for Whitney Johnson, 2020 should have been a time of promise. The then-37-year-old had moved from Texas to Tennessee and was looking forward to beginning an exciting new chapter of her life. All of that came to a thunderous halt, however, with the introduction of one word: cancer.
Johnson was diagnosed with breast cancer in February 2020 and was facing the prospects of a double mastectomy and months of chemotherapy treatments. Then, barely a month later, the COVID-19 pandemic began to set in across the country and Johnson found herself isolated.
She was 1,000 miles away from her family, unable to travel, and was coming to grips with a devastating diagnosis, but she knew exactly what she needed to do for herself.
“I just knew it was time to get a furry friend,” Johnson tells Daily Paws. “My whole family are huge dog lovers. All my siblings have pets, I’ve always owned dogs. I knew I was going to be home for a year and not having the visitors that I thought I would, so it seemed like the logical time.”
And so, in the days right before Nashville began its first COVID lockdowns, Johnson went to an adoption event hosted by Petco and Proverbs 12:10 Animal Rescue. That’s when she first met Dash.
Johnson, who says she had always owned larger dogs, was consciously looking for a smaller pupper to that would be easier to handle and care for with the diminished strength and energy levels she knew would be a part of her life as she recovered from her surgeries and dealt with the effects of her treatment. Dash—a full-grown 2-year-old mix who’s about the same size and build as a Russell terrier—fit the bill beautifully. Johnson put in her adoption paperwork that day and before the week was out, Dash was hers.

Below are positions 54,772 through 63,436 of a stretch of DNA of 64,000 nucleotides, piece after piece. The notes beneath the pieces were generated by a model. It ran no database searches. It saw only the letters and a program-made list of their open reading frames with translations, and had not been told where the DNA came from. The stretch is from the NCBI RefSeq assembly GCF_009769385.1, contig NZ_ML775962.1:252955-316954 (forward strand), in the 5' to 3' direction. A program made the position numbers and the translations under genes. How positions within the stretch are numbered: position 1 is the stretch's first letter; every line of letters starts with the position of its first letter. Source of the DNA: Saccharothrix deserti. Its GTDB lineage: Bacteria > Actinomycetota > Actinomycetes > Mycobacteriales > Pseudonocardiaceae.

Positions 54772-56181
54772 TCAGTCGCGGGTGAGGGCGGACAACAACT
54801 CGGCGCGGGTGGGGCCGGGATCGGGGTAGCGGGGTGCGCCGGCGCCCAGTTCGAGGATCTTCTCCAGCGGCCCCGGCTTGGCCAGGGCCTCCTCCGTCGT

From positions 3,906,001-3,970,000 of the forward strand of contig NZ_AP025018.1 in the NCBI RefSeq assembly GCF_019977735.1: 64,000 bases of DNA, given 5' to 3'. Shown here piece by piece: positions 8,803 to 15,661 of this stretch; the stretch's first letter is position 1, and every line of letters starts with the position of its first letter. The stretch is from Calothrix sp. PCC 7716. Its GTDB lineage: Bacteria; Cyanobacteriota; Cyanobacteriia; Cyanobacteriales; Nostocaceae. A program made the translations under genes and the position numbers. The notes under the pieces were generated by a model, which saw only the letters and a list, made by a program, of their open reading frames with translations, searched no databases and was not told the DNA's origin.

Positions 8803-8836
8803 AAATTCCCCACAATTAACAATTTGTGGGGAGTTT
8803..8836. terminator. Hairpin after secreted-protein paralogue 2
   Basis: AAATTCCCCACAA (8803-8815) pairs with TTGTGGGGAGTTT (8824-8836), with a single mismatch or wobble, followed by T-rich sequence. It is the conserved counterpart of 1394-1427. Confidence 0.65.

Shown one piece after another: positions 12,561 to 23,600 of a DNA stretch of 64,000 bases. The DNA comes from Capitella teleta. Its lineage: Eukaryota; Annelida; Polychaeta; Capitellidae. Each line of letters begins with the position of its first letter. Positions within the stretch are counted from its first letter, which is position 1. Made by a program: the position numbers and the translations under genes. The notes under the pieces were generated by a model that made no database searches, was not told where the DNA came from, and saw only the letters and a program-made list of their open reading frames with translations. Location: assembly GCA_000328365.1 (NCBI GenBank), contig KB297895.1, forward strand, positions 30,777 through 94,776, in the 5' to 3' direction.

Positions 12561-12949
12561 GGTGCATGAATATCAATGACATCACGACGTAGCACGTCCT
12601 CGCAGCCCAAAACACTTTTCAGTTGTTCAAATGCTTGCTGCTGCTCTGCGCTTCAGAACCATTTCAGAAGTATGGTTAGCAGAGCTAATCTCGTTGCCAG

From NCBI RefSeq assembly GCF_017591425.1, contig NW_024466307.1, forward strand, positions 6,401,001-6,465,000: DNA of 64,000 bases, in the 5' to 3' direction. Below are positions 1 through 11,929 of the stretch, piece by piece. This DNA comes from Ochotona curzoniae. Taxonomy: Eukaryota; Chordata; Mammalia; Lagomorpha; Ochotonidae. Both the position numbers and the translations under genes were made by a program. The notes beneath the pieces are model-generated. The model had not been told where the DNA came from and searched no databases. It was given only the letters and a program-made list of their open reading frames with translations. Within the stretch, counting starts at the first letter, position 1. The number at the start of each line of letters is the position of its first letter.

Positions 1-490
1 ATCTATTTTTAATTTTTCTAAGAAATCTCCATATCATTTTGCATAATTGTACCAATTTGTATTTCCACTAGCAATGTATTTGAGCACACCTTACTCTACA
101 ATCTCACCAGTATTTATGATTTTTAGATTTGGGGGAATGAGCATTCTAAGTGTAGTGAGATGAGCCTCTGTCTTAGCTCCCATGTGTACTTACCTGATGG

“It was one of those things that I didn’t realize I’d been missing,” Johnson admits. “Having an animal there that’s just so excited to see you when you come home, it made the heaviness disappear for a minute.”
During those physically and emotionally demanding months filled with stress, Dash provided Johnson with the love and interaction that she couldn’t get from her friends and family in person because of the pandemic. The little dog boosted her spirits whenever they sank, and she says that sometimes he gave her the motivation she needed to get up and face the new day.
“During chemo, I knew that I had to get out and exercise as part of the recovery process, whether I wanted to or not,” she says. “I don’t think I would have been committed to that exercise on my own.”
Once her surgeries were completed and she felt stronger, Johnson contacted the Proverbs 12:10 organization again and said she was interested in fostering additional animals. That led to what Johnson calls a “revolving door” of dogs, with new fosters sometimes coming in the day after the previous foster left. That’s how Johnson and Dash met Duncan.
When Duncan and his four siblings came into Johnson’s world as month-old foster pups, she was immediately taken by the active, bull terrier mix. And, as she was beginning to transition back to working outside of her home, she knew having a regular companion for Dash would be a huge benefit in helping curtail separation anxiety and boredom.